ART AFTER HOURS: ART OF FASHION
Street Denim by Mangue Banzima, Qui Style
Thursday, September 29
Arkansas Arts Center Atrium
5:30 p.m. Wine Reception | 6 p.m. Lecture | 7-9 p.m. Late Night
As part of an Art After Hours event on Thursday, September 29, Mangue Banzima, a stylist and consultant, will continue the Art of Fashion lecture series with a discussion of denim in the fashion world.
Read about Banzima’s experiences in fashion and how denim has remained relevant for so long, and then join us for his lecture this week! Stay after the lecture and tour the galleries, including Cut, Pieced, and Stitched: Denim Drawings by Jim Arendt, enjoy dinner at the restaurant and shop in The Museum Shop. The Arkansas Arts Center will be open until 9 p.m. Free for members, $10 for nonmembers; seating is limited, reservations are required: 501.372.4000.
What’s your current role in fashion?
Aside from styling and working on the business side of fashion, I also focus on documenting trends on the street. Trend forecasting is where it all begins before the design process, from production to distribution to the consumer. The research process is what leads to data collection that helps inform the consumer’s interests, needs and desire. My role is to carefully edit and deliver the current and future trends based on an ongoing research.
How did you first become interested in fashion?
I became interested in fashion at age 10. My interest grew because of the love for people and especially the way in which they present themselves and express their ideas, emotions and sense of style to the world. Traveling also encouraged my interest, as I noticed more and more that, from culture to culture, people wear different garments, materials and designs. For example the way people dress in say Senegal is different than the way people dress in Japan. Fashion is important; it plays many roles in our lives culturally, economically and sometimes politically as well.
Which celebrities or designers best reflect your personal style/aesthetic?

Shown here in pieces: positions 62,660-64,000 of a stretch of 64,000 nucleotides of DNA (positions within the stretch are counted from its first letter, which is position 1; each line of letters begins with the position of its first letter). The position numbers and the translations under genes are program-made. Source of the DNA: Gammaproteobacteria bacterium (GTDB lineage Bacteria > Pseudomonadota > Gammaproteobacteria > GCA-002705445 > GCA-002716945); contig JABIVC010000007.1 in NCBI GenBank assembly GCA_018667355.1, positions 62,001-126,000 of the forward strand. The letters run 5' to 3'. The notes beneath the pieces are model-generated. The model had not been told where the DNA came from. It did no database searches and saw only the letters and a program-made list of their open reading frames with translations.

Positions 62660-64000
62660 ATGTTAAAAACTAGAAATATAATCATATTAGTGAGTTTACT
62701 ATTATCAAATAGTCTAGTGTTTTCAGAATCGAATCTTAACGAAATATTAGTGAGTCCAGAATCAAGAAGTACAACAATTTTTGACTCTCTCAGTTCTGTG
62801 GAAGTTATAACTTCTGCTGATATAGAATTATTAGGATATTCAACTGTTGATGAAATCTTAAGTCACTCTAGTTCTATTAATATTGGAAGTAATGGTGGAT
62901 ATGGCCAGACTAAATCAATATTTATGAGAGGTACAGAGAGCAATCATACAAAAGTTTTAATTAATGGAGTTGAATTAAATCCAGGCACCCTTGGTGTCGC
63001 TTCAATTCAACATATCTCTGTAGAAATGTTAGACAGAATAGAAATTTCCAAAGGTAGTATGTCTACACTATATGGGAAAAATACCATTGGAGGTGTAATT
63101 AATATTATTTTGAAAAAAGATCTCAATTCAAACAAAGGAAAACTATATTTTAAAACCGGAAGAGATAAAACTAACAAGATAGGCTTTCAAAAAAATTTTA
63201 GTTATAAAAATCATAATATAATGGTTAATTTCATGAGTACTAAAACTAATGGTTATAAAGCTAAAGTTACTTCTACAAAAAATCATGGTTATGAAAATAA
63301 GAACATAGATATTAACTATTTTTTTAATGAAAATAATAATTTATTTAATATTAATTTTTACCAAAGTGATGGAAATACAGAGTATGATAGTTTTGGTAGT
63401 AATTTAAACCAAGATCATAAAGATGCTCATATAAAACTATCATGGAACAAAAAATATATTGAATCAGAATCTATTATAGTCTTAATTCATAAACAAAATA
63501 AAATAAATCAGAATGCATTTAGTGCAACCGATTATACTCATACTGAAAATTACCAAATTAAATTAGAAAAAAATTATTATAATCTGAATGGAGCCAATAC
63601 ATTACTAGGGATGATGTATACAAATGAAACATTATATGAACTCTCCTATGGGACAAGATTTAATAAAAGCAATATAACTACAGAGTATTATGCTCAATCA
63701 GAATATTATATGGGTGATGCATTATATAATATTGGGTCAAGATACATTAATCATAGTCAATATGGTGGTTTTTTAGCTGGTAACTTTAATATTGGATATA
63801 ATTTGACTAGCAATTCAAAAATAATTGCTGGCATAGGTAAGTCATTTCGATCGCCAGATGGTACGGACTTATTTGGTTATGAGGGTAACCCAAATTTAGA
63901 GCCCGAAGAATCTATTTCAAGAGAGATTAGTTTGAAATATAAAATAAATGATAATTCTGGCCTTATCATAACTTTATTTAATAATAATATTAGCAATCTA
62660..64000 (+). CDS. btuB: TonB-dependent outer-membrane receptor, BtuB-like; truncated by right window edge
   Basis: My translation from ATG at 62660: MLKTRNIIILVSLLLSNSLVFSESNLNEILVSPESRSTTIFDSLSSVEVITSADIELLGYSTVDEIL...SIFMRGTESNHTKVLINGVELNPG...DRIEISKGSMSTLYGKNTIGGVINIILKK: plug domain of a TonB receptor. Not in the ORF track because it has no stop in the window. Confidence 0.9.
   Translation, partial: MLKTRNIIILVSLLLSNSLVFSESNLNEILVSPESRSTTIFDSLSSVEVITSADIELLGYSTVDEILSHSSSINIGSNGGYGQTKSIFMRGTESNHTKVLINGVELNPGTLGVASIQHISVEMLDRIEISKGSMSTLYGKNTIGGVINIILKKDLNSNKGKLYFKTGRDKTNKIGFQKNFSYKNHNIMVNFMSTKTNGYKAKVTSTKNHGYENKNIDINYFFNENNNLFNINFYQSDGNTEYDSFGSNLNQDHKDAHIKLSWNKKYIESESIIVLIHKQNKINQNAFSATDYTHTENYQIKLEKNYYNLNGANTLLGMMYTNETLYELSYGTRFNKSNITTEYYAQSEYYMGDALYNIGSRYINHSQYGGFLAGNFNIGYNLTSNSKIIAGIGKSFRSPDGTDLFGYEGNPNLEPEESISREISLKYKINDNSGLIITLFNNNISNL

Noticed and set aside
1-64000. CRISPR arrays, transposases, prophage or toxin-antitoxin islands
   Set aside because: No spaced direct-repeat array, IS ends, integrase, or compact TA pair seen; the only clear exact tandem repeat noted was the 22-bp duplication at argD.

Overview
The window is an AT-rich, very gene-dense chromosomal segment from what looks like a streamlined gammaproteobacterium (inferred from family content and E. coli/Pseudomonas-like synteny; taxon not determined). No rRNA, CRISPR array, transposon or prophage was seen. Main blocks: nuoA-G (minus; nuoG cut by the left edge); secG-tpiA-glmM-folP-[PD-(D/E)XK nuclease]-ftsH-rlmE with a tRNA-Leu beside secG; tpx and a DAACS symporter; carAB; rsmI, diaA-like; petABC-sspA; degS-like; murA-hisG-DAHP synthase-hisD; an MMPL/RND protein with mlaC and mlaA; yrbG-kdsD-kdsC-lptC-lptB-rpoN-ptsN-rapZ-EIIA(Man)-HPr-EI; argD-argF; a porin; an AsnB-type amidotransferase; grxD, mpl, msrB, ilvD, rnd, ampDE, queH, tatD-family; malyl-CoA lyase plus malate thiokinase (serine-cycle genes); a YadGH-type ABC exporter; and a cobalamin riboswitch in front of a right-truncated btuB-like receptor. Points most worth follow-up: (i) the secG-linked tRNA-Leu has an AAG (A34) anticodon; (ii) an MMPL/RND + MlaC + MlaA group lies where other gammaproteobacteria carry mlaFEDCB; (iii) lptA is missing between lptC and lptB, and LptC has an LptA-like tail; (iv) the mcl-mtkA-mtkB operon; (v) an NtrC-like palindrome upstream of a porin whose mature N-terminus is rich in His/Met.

There are a lot of celebrities and designers with a great sense of style and aesthetic, but as far as reflecting my personal style, hands down I like Owzald Boteng and Thom Browne.
How would you define street-wear?
I define street-wear as a new business casual. The term “street-wear” is broad as some people will refer to it as casual wear and often associate it with urban centers. There are shirts and sweats in the street-wear category but luxury brands refuse to accept this notion simply because they want to stick to their price point, image of luxury lifestyle and brand loyalty. For example Givenchy sells t-shirts but will never refer to it as street-wear due to the extra social value added and its brand perception. There are street-wear brands like Hood By Air which is becoming a global brand for selling street-wear at the same price point as some of the established luxury brands.
What is it about denim—how has it remained popular for so long?
Denim is our everyday uniform. As we see the growth of tech start ups and other industries, employers promote denim as their business casual wear. The emergence of fast fashion is also making denim more popular and relevant simply because people have easy access to a broad range of easy styles, from jackets to jumpsuits. Experts argue that denim sales will decrease in sales revenue, and this could be true. But I personally think it will fluctuate depending on the geographic region and economic and social trends.
What’s the most original way you’ve seen denim worn?
The most original way I’ve seen denim worn is layering denim on denim which can be really wonderful if one takes into consideration the different shades and shales/styles of denim and wears it just right. Lately I enjoy seeing women creatively wear their cropped shoulder tops or off-shoulder tops with denim shorts, pants or even a skirt. Men tend to simplify this type of look with a simple t-shirt .
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